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This course provides an introduction to Penetration Testing and works through the differences between Vulnerability Assessments and actual Penetration Tests. The course will take participants into the world of the attackers and the lengths they will go to gain a foothold in the networks of their victims.
Topics covered include:
On completion of this course, you participants be able to:
Pen Testing Introduction
The first section of the course gives a brief history and overview of the purpose and different types of penetration testing. We will also discuss the goals and outcomes of penetration testing, rules of engagement that govern the field, data collection and reporting methods.
Red teaming, Vulnerability scanning, Attack cycles, Change control, Testing frameworks, Exploit techniques, Stakeholder engagement.
Scanning and Enumeration
On day 2 we start by looking at techniques and tools used in network scanning such as ARP sweeping, DNS scanning, DNS enumeration and port scanning. We will finish off by running through several practical lab based exercises utilising Ettercap and Kali Linux.
Networking scanning, Google hacking database vulnerability scanning, Netcat, Nikto, Golismero tool, Dnswalk, Dnsrecon, Fierce Script, Thehavester.
We’ll continue exploring network exploitation techniques utilising the Metasploit framework, modules and shellcode payloads. Afterwards we’ll see how the framework integrates with Postgresql database within Kali Linux. We will end the day with a lab walkthrough on MSF3 Windows System.
Metasploit framework, Ruby programming, Exploit code, Auxiliary modules, Exploit modules, Post modules, Shellcode, Listeners, Encoders, Social Engineer Toolkit.
Website Penetration Testing
This session is designed to broaden your knowledge of web based attacks and provide a greater understanding of how dangerous and difficult they are to identify and track. You will gain hands on experience using the same tools and processes attackers follow in simulated online scenarios.
Injection attacks, Scripting attacks, Sensitive information exposure, Cross site scripting, SQLi, SQLMAP, Web scanners, directory brute force tools.
Internal Testing & Social Engineering
The final day of the course will focus on how social engineering (SE) campaigns are formed and will introduce some of the software and methods used for these attacks. We will touch on the use of SMB Protocol, MimiKatz, Responder Python Script and Social-Engineer Toolkit.
SMB Protocol with Kali Linux, MimiKatz Post exploit tool, Responder Python Script, Browser exploitation framework.
This course maps to the following NICE Framework KSAs (Knowledge, Skills & Abilities):
K0070: Knowledge of system and application security threats and vulnerabilities (e.g., buffer overflow, mobile code, cross-site scripting, Procedural Language/Structured Query Language [PL/SQL] and injections, race conditions, covert channel, replay, return-oriented attacks, malicious code).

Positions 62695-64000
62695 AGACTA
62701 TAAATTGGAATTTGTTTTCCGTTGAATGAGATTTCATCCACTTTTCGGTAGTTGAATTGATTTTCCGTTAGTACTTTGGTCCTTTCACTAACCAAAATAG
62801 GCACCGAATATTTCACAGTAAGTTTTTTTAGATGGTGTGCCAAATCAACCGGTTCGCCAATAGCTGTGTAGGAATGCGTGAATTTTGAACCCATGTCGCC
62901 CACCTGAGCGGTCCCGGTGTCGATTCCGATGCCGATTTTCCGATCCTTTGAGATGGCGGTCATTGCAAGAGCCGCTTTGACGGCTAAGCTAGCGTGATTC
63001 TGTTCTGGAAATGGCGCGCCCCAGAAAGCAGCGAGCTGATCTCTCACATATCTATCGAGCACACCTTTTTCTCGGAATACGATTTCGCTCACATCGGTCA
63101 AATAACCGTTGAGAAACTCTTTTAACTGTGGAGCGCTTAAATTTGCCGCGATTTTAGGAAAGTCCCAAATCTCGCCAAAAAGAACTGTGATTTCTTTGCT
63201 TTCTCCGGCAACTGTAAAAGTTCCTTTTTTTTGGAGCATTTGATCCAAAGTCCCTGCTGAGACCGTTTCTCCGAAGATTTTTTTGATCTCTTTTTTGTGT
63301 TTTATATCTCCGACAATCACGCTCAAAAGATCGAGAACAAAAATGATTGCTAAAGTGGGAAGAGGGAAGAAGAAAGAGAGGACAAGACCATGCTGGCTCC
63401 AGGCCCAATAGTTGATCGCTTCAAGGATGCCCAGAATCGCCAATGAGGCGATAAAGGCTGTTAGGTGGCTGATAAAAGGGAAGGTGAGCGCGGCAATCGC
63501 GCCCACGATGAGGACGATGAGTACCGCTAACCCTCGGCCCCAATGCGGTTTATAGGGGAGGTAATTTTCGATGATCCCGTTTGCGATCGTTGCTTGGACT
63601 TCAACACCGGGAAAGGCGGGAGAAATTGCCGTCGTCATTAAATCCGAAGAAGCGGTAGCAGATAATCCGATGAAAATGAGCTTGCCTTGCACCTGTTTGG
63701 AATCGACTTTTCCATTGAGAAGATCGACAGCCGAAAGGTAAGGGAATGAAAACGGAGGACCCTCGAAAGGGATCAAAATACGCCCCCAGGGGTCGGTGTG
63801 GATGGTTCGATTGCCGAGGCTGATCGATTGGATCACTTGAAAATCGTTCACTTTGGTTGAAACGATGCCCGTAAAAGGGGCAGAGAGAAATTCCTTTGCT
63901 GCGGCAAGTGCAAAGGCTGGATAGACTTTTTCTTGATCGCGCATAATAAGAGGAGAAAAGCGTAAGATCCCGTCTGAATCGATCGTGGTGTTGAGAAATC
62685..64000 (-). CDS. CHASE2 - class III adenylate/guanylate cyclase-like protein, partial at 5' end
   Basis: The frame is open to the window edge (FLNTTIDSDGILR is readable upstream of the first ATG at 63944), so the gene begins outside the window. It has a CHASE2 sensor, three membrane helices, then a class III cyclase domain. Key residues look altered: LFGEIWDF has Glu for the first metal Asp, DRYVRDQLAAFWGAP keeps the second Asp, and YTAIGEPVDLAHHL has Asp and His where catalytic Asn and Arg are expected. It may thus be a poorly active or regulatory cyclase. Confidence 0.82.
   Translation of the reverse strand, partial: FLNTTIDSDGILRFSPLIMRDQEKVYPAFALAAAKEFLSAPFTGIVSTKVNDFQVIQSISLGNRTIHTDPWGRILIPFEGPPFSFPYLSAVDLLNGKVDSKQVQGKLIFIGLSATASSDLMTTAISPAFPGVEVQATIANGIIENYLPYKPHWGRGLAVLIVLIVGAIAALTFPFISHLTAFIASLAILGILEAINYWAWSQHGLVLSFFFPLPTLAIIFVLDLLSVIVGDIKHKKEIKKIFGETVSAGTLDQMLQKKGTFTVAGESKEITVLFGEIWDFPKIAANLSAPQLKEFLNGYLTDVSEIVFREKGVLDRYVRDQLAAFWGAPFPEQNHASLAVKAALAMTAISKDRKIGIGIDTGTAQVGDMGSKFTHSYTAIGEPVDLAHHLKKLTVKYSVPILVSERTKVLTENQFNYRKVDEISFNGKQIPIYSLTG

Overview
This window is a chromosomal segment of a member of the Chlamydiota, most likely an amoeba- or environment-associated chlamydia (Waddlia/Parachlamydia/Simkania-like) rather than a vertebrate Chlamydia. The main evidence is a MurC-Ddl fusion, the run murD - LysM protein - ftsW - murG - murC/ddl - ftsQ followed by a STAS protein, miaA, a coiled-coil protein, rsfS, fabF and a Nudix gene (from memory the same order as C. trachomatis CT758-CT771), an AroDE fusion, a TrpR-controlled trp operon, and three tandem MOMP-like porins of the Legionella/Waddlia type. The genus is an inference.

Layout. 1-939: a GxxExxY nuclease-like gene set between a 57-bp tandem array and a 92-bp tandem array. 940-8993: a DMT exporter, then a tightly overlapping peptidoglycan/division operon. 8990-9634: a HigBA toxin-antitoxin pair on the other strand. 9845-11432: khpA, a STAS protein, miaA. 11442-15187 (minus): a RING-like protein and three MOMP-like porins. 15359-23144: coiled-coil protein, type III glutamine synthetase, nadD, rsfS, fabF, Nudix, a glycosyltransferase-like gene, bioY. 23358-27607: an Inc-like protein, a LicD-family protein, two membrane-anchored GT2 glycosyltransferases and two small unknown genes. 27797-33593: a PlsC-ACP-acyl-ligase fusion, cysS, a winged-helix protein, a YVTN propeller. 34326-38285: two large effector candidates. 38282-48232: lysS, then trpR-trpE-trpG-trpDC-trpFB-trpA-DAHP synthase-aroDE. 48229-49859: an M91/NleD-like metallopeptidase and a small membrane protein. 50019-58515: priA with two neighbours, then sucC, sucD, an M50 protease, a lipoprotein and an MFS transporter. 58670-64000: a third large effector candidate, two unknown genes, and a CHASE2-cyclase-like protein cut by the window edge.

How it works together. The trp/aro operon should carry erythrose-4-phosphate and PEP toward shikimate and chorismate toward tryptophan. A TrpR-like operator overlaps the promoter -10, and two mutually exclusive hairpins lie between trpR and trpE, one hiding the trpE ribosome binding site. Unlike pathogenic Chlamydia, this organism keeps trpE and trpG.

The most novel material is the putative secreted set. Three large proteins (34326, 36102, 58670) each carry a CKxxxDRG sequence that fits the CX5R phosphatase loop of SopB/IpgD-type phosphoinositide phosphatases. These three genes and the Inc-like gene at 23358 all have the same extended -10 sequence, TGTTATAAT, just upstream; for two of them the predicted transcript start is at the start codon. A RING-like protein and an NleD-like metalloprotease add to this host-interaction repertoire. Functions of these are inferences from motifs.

K0161: Knowledge of different classes of attacks (e.g., passive, active, insider, close-in, distribution attacks).
K0177: Knowledge of cyber attack stages (e.g., reconnaissance, scanning, enumeration, gaining access, escalation of privileges, maintaining access, network exploitation, covering tracks).
K0332: Knowledge of network protocols such as TCP/IP, Dynamic Host Configuration, Domain Name System (DNS), and directory services.
K0342: Knowledge of penetration testing principles, tools, and techniques.
K0449: Knowledge of how to extract, analyse, and use metadata.
K0565: Knowledge of the common networking and routing protocols (e.g. TCP/IP), services (e.g., web, mail, DNS), and how they interact to provide network communications.
S0001: Skill in conducting vulnerability scans and recognising vulnerabilities in security systems.
S0051: Skill in the use of penetration testing tools and techniques.
S0052: Skill in the use of social engineering techniques. (e.g., phishing, baiting, tailgating, etc.).
S0137: Skill in conducting application vulnerability assessments.
A0001: Ability to identify systemic security issues based on the analysis of vulnerability and configuration data.
The National Initiative for Cybersecurity Education (NICE) Cyber Security Workforce Framework developed by the National Institute of Standards and Technology (NIST) establishes a taxonomy and common lexicon that describes cyber security work and job roles.
To find out more about the NICE Framework, go to: https://niccs.us-cert.gov/workforce-development/cyber-security-workforce-framework
Courses will be held subject to sufficient registrations. UNSW Canberra reserves the right to cancel a course up to five working days prior to commencement of the course. If a course is cancelled, you will have the opportunity to transfer your registration or be issued a full refund. If registrant cancels within 10 days of course commencement, a 50% registration fee will apply. UNSW Canberra is a registered ACT provider under ESOS Act 2000-CRICOS provider Code 00098G.
UNSW Institute for Cyber Security is a unique, cutting-edge, interdisciplinary research and teaching centre, working to develop the next generation of cyber security experts and leaders.
The centre is based in Canberra at the Australian Defence Force Academy and provides professional, undergraduate and post graduate education in cyber security. Our air-gapped, state of the art cyber range offers a secure environment where we deliver a number of technical and highly specialised learning opportunities.
Our courses are designed to give the next generation of cyber security professionals the skill sets needed to thrive in the industry. We can also create bespoke professional education programs tailored to your organisation's needs.
Contact us at firstname.lastname@example.org to discuss how.